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was happier than I could be in being prisoner of state to a nobleman, for I took the ladies of that rank to be little better.

As I have mentioned Sir Robert Clayton, with whom I had the good fortune to become acquainted, on account of the mortgage which he helped me to, it is necessary to take notice that I had much advantage in my ordinary affairs by his advice, and therefore I called it my good fortune; for, as he paid me so considerable an annual income as £700 a year, so I am to acknowledge myself much a debtor, not only to the justice of his dealings with me, but to the prudence and conduct which he guided me to, by his advice, for the management of my estate. And, as he found I was not inclined to marry, he frequently took occasion to hint how soon I might raise my fortune to a prodigious height, if I would but order my family economy so far within my revenue as to lay up every year some thing to add to the capital.

I was convinced of the truth of what he said, and agreed to the advantages of it. You are to take it as you go, that Sir Robert supposed by my own discourse, and especially by my woman Amy, that I had £2000 a year income. He judged, as he said, by my way of living that I could not spend above one thousand, and so, he added, I might prudently lay by £1000 every year to add to the capital; and by adding every year the additional interest or income of the money to the capital, he proved to me that in ten years I should double the £1000 per annum that I laid by. And he drew me out a table, as he called it, of the increase, for me to judge by; and by which, he said, if the gentlemen of England would but act so, every family of them would increase their fortunes to a great degree, just as merchants do by trade; whereas now, says Sir Robert, by the humour of living up to the extent of their fortunes, and rather beyond, the gentlemen, says he, ay, and the nobility too, are almost all of them borrowers, and all in necessitous circumstances.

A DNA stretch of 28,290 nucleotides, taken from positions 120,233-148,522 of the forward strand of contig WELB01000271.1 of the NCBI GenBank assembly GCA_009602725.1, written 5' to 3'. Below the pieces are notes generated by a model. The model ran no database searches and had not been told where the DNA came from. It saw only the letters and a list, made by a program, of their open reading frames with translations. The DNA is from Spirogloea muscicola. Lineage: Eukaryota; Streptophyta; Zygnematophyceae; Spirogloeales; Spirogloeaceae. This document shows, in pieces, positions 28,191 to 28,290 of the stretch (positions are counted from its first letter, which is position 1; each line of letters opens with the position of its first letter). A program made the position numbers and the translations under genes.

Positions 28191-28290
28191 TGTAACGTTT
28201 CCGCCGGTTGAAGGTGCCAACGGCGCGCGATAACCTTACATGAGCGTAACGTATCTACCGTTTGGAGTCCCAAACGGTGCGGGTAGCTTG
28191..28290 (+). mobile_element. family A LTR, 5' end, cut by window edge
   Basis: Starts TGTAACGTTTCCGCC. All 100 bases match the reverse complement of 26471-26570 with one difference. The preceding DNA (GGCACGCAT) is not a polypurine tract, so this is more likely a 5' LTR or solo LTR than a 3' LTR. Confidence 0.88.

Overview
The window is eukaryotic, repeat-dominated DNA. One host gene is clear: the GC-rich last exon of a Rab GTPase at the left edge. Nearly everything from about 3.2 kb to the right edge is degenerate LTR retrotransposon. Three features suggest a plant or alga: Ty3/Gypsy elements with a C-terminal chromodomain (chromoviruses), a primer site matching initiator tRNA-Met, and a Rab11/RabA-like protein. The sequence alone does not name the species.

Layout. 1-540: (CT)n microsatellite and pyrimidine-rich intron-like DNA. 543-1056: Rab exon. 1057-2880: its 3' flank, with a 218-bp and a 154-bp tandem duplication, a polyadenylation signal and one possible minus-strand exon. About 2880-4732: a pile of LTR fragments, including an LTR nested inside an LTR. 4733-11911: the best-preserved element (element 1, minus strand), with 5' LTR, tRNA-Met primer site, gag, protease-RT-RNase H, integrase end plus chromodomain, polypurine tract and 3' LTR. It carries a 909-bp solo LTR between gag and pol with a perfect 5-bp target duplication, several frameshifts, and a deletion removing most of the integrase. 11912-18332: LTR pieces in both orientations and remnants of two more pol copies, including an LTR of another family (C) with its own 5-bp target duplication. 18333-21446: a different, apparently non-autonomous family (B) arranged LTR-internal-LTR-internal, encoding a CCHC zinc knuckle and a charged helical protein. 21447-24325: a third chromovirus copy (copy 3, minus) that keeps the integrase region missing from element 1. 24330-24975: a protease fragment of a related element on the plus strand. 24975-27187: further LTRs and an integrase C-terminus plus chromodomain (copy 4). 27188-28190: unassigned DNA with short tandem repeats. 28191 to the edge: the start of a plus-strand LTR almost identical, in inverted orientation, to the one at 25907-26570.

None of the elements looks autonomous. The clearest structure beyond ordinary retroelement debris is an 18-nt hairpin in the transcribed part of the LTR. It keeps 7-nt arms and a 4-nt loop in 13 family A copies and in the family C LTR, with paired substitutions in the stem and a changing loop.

As Sir Robert frequently visited me, and was (if I may say so from his own mouth) very well pleased with my way of conversing with him, for he knew nothing, not so much as guessed at what I had been; I say, as he came often to see me, so he always entertained me with this scheme of frugality; and, one time, he brought another paper, wherein he showed me, much to the same purpose as the former, to what degree I should increase my estate, if I would come into his method of contracting my expenses; and by this scheme of his, it appeared that, laying up a thousand pounds a year, and every year adding the interest to it, I should in twelve years' time have in bank one-and-twenty thousand and fifty-eight pounds, after which I might lay up two thousand pounds a year.

I objected, that I was a young woman, that I had been used to live plentifully, and with a good appearance, and that I knew not how to be a miser.

He told me, that if I thought I had enough it was well, but that if I desired to have more, this was the way; that in another twelve years I should be too rich, so that I should not know what to do with it. 'Ay, sir', says I, 'you are contriving how to make me a rich old woman, but that won't answer my end; I had rather have £20,000 now than £60,000 when I am fifty years old.'

'Then, madam', says he, 'I suppose your honour has no children?'

'None, Sir Robert', said I, 'but what are provided for.' So I left him in the dark as much as I found him. However, I considered his scheme